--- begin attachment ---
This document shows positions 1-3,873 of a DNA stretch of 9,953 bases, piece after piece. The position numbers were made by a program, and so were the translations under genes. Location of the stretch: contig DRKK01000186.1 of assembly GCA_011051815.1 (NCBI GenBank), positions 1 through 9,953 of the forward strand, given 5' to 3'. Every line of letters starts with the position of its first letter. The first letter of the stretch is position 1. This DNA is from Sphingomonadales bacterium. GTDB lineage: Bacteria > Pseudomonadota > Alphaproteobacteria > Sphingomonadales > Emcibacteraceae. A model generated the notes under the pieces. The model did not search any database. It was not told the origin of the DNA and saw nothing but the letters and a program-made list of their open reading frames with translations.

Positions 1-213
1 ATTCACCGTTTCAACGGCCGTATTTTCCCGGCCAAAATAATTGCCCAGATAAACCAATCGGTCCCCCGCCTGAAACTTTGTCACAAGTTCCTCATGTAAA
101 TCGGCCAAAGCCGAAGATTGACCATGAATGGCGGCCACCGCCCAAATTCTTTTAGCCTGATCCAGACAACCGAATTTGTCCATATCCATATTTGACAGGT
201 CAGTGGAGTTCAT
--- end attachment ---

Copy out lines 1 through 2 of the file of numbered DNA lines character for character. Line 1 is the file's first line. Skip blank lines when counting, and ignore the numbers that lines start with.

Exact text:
This document shows positions 1-3,873 of a DNA stretch of 9,953 bases, piece after piece. The position numbers were made by a program, and so were the translations under genes. Location of the stretch: contig DRKK01000186.1 of assembly GCA_011051815.1 (NCBI GenBank), positions 1 through 9,953 of the forward strand, given 5' to 3'. Every line of letters starts with the position of its first letter. The first letter of the stretch is position 1. This DNA is from Sphingomonadales bacterium. GTDB lineage: Bacteria > Pseudomonadota > Alphaproteobacteria > Sphingomonadales > Emcibacteraceae. A model generated the notes under the pieces. The model did not search any database. It was not told the origin of the DNA and saw nothing but the letters and a program-made list of their open reading frames with translations.

Positions 1-213